Analysis of the use of space by US and allied forces during Gulf war 1991, Kosovo operations 1999, Op Enduring Freedom in Afghanistan and Iraqi Freedom in 2003 clearly indicates that decisive victories were achieved due to synergistic integration of space based applications especially those related to the employment of airpower. These applications included surveillance; reconnaissance, navigation, secure communications and GPS assisted precision targeting. An opponent possessing even rudimentary anti-satellite capabilities can exert a vast influence on the conduct of warfare. Such capabilities in the hands of Iraq and Serbia would have significantly reduced the asymmetry that the allied forces enjoyed during these conflicts.
Taking lessons from these operations, secret development of anti-satellite weapons is taking place in our neighbourhood. An ASAT weapon called "Parasitic Satellite" has completed ground testing and plans are afoot to conduct its testing in space. These nano satellites could be covertly attached to friendly orbiting satellites. During conflict situations, commands could be sent to these parasitic satellites that would cause interference with the host satellites' functioning or even lead to its destruction. Small satellites could also be used as space mines that maintain orbital position in the vicinity of their target satellite. Developments are also taking place in High Energy Lasers (HEL) that could be used against satellites in LEO. The laser illumination could cause loss of power due to solar cell degradation or even affect the highly sensitive infra red and CCD detectors in the same band.
In order to ensure that in future our increased dependence on space does not become a vulnerability, defending space based assets should be an important component of our national security. There is also a need to evolve doctrines and procedures for improving space situational awareness and in co-ordinating manoeuvring of satellites in the event that evasive action needs to be taken.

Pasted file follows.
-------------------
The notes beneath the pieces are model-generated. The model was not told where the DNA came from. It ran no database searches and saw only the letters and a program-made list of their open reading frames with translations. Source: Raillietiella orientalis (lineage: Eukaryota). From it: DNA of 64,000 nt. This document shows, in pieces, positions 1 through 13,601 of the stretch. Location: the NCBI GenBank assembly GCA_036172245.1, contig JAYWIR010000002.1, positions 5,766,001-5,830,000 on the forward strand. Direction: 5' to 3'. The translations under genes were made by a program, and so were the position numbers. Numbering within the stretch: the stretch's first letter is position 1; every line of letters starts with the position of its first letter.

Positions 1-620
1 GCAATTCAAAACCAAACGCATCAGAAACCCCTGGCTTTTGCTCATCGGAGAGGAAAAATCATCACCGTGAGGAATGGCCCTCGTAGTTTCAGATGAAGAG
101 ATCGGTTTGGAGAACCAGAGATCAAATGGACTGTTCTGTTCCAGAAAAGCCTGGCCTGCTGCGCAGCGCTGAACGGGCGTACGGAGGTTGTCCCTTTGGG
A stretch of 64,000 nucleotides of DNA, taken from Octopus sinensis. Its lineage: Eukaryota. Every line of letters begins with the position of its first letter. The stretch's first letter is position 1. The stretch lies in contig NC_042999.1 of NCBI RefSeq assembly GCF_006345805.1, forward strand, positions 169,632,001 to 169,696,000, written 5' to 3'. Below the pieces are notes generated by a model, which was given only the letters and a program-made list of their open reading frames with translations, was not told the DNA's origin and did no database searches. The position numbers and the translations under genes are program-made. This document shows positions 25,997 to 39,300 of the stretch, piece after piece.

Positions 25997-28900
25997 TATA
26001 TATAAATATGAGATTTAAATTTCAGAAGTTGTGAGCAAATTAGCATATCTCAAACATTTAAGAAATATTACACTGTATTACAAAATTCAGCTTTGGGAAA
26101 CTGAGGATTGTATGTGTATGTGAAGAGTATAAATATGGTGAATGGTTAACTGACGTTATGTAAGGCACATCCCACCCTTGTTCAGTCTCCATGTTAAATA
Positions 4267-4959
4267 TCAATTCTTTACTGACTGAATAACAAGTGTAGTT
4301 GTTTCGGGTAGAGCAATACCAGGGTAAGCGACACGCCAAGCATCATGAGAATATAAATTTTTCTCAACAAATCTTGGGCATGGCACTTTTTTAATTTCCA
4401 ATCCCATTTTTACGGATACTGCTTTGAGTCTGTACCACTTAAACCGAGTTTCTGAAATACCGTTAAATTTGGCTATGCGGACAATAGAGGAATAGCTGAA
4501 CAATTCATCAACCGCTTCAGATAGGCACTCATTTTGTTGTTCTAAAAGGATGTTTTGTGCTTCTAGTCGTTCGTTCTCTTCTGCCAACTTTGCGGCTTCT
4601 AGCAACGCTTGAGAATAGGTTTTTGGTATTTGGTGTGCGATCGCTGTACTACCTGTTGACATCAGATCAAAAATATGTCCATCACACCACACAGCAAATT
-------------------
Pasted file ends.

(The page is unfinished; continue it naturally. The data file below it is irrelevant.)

Indian Space Capability and Present Limitations
In 1963, a small sounding rocket facility was set up at Thumba. In 1972, the GOI set up a Space Commission and Department of Space (DOS) to promote development of space technology. The DOS is responsible for the execution of space activities through Indian Space Research Organisation (ISRO). DOS and ISRO provide overall direction to a number of ISRO centres including Vikram Sarabhai Space Centre, ISAC, SHAR, Space Applications Centre, ISTRAC, DECU, NRSA, PRL etc.
Indian space programme is directed towards achieving self reliance in the use of space technology for socio-economic development. Its main thrust includes satellite communications for civil and military applications and remote sensing. The Indian space capability provides high-resolution imagery, telecommunications, TV broadcasting, Meteorological Forecasting, Disaster Warning, Satellite aided Search and Rescue and ability to place satellites in Polar or Geo-stationary orbits. These functions are essentially used for promoting mass literacy, communication, education and survey and management of natural resources. However, their present military usage within the armed forces is limited to Intelligence, Surveillance and Reconnaissance (ISR) missions.
The only military organisation that has major operational links with space based assets is Defence Image Processing and Analysis Centre (DIPAC). It was set up to provide essential peacetime inputs to create a terrain and intelligence database. Its essential functions include collection, collation, analysis and dissemination of imagery obtained through remote sensing satellites. DIPAC is focussed essentially towards operationalising the ISR function. It does not co-ordinate and control other space applications like BMD, Space control, Force Application, Psychological Operations, Communications, Navigation, SIGINT, Early Warning and Search and Rescue. It also does not integrate space applications with air power employment and does not address our other future needs besides ISR. There is, therefore, a need for an organisation that co-ordinates such activities.